I have heard about:

  • Fish because of the Mercury
  • Diet soda because of the artificial sweeteners
  • Deli meat because of bacteria

Are any of these myths? Are there any other well known foods to avoid?

asked 08 Oct '09, 00:35

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Michael O'Hearn
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edited 15 Oct '09, 15:17

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All of the foods mentioned here are commonly cited as foods to avoid. (Most of the suggestions on this page contain citations and links so follow them for more info on why each is discouraged.)

In my personal experience, for any given food listed here, I have run into individuals who cover the whole spectrum of acceptance ranging from "no, it's really fine" to "avoid like the plague." (with the exception of smoking and alcohol which seem to be pretty universally viewed as being bad for pregnant people in this day and age.)

I have mixed feelings on the risk of deli meats. While it's common to hear it discouraged (search google for: deli meat pregnancy and most of what comes up on the 1st page will advise against it), the math doesn't make sense to me. The risk of deli meat is from listeria contamination. The CDC says, "an estimated 2,500 persons become seriously ill with listeriosis each year" and "About one-third of listeriosis cases happen during pregnancy." The U.S. Census Bureau estimates there are about 6.4 million pregnancies per year. 2500 / 3 / 6.4m * 100 = 0.013% of pregnant women that will get "seriously ill" from listeriosis per year. 1.3 in 10,000 is about 2x better than the current national homicide rate. (I.e.: nationally speaking, you're twice as likely to be a victim of homicide as you are to get seriously ill with listeriosis.)

Disclaimer: I'm no doctor so this is NOT medical advice, but the math just doesn't add up for me.


answered 15 Oct '09, 22:07

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edited 16 Oct '09, 00:47

Hello Dinah, and welcome to moms4mom! If you have a moment, please read about our "Back It Up" Principle: http://moms4mom.com/back-it-up As you say, everyone has opinions, but we are only interested in opinions backed up with references. Would you be able to edit this answer and offer some references? Thanks! :-)

(15 Oct '09, 22:39) Scott ♦♦

Thanks for the welcome. That's a good principle but I'm not sure what there is to back up here. I think the smoking/alcohol part is fairly well accepted. Regarding the variety of responses, that has simply been my experience (and what I imagine has contributed to your "Back It Up" principle). I'll edit my answer to reflect that part a bit better. If you still feel this is too opinionated, please comment again with specifics and I'll be glad to oblige. This seems like a great site and I certainly don't want to do it any injustice.

(16 Oct '09, 00:09) Dinah

Thank you for adding the references. That is just the type of answer Scott and I are trying to encourage.

(16 Oct '09, 00:57) Tammy ♦♦

+1: Thanks Dinah!

(16 Oct '09, 02:36) Scott ♦♦

The Mayo Clinic suggests avoiding flaxseed while pregnant. Another study found that premature births increased when women consumed flaxseed oil.

(Granted this probably isn't considered a "well known" food but so many foods are enriched these days with various substances that it might be worth knowing.)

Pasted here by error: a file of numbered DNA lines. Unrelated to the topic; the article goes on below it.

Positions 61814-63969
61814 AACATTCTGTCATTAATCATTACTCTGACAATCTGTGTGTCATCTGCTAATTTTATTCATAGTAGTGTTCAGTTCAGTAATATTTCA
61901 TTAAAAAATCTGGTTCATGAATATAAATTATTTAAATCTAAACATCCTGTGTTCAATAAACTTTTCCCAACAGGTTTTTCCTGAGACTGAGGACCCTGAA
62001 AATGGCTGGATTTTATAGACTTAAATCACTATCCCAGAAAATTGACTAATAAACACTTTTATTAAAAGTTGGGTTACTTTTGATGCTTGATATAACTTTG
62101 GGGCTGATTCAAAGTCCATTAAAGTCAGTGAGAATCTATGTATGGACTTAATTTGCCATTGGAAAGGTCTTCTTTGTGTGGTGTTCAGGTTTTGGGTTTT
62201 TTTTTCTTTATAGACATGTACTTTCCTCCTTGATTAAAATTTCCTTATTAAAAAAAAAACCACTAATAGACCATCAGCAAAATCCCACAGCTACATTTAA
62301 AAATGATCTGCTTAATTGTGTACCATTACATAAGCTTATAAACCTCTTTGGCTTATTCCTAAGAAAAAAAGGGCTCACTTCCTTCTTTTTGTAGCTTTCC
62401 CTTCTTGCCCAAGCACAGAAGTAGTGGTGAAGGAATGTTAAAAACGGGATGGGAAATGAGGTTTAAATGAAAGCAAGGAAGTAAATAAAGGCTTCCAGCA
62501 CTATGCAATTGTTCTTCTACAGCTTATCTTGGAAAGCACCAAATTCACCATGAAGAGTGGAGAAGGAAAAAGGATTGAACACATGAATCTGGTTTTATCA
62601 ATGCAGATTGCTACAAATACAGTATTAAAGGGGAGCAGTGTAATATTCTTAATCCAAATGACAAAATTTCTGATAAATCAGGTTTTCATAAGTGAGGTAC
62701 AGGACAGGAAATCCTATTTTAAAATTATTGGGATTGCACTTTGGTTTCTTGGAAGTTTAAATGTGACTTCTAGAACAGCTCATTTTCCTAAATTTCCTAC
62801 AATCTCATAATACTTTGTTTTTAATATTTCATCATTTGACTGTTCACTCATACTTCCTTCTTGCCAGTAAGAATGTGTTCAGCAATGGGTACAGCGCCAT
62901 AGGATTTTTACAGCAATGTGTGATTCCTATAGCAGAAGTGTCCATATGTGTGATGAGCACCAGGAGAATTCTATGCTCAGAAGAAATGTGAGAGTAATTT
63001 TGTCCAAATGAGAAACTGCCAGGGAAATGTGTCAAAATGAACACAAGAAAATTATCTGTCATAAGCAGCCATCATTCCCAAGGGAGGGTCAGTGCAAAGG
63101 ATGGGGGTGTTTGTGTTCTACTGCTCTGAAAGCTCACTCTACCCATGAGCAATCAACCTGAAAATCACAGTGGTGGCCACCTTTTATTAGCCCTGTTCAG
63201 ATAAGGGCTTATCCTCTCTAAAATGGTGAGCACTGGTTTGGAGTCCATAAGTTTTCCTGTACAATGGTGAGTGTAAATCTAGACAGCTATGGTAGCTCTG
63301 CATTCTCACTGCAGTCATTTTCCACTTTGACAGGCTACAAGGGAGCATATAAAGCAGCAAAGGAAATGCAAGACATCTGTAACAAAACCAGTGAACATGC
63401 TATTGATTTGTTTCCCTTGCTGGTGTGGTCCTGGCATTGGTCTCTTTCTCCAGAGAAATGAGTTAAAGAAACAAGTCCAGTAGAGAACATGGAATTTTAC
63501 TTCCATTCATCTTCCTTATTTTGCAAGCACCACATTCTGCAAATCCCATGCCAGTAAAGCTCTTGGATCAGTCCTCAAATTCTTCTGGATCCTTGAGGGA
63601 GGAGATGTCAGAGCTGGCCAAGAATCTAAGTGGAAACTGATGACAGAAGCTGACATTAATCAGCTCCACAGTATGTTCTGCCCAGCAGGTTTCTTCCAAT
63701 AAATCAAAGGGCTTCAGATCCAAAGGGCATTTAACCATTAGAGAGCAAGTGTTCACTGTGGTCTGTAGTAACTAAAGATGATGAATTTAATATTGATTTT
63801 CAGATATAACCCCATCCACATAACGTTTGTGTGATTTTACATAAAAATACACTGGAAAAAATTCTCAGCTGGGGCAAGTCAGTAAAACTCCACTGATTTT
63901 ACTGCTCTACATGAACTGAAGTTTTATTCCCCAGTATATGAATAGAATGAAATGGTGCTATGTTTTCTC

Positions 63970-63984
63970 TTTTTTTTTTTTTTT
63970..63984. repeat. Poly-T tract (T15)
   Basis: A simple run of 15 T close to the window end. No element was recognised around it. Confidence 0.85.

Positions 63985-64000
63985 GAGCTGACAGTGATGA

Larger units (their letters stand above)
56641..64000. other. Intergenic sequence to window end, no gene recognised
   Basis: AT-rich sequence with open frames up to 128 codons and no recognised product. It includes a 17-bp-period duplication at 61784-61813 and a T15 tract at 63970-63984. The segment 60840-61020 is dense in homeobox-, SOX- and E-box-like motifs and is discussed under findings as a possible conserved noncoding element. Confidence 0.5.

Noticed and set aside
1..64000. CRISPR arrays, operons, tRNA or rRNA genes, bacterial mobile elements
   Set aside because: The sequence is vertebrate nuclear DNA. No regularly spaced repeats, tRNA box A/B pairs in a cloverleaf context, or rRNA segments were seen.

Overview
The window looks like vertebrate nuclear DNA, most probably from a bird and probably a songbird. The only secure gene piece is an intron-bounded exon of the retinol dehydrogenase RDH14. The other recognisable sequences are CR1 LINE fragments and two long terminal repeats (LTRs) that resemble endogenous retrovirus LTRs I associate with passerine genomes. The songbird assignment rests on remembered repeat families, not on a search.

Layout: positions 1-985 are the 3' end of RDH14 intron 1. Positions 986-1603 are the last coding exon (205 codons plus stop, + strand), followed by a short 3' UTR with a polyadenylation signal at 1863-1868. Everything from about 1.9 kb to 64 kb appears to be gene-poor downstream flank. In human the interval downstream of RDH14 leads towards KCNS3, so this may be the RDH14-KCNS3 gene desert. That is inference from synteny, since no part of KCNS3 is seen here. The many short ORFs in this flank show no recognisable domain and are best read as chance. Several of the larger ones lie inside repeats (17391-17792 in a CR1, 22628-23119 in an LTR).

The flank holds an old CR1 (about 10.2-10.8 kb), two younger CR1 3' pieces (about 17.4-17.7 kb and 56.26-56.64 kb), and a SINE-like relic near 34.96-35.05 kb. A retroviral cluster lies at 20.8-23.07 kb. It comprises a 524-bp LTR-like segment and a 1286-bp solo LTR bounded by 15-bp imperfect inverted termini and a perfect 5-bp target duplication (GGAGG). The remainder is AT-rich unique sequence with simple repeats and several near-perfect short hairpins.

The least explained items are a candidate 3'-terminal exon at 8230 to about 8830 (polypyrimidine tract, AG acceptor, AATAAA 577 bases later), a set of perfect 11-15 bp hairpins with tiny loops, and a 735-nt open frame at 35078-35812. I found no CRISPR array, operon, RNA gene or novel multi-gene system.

answered 08 Oct '09, 14:35

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Kiesa ♦
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People keep mentioning deli meat. Deli meat isn't a problem. UNCOOKED deli meat is a problem. For the duration of the pregnancy, treat it like any other meat and cook it and voila! Italian subs are back on the menu!

"Cook hot dogs and warm processed deli meats, such as bologna, until they're steaming hot — or avoid them completely. They can be sources of a rare but potentially serious food-borne illness known as listeriosis."

"Deli Meat: Deli meats have been known to be contaminated with listeria, which can cause miscarriage. Listeria has the ability to cross the placenta and may infect the baby leading to infection or blood poisoning, which may be life-threatening. If you are pregnant and you are considering eating deli meats, make certain that you reheat the meat until it is steaming."


answered 16 Oct '09, 19:40

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edited 19 Oct '09, 03:27

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Tammy ♦♦

Good point, thanks Jolene.

(16 Oct '09, 21:37) Tammy ♦♦

Here's a really good link that talks about foods to avoid while pregnant:


In regards to fish they say this:

Fish that contain high levels of mercury should be avoided. Mercury consumed during pregnancy has been linked to developmental delays and brain damage. A sample of these types of fish include: shark, swordfish, king mackerel, and tilefish. Canned, chunk light tuna generally has a lower amount of mercury than other tuna, but still should only be eaten in moderation. Certain types of fish used in sushi should also be avoided due to high levels of mercury. Please see Mercury in Fish for specific types of fish and further information on how to calculate mercury levels.

So... in short... the right kinds of fish can be beneficial/nutritional... you just have to be careful what type(s) of fish and how much you eat.


answered 11 Oct '09, 06:05

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A similar question has been asked before. You should be able to find your answers here.



answered 08 Oct '09, 00:48

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Tammy ♦♦
accept rate: 18%

I have heard all of those from my doctor so they are not myth. Also should not eat sushi because of the raw fish, Chocolate cause of the caffeine ( which is always hard to stop eating) And then of Course there are the foods that make the pregnant woman have Gas you do not have to avoid but it will help with comfort level.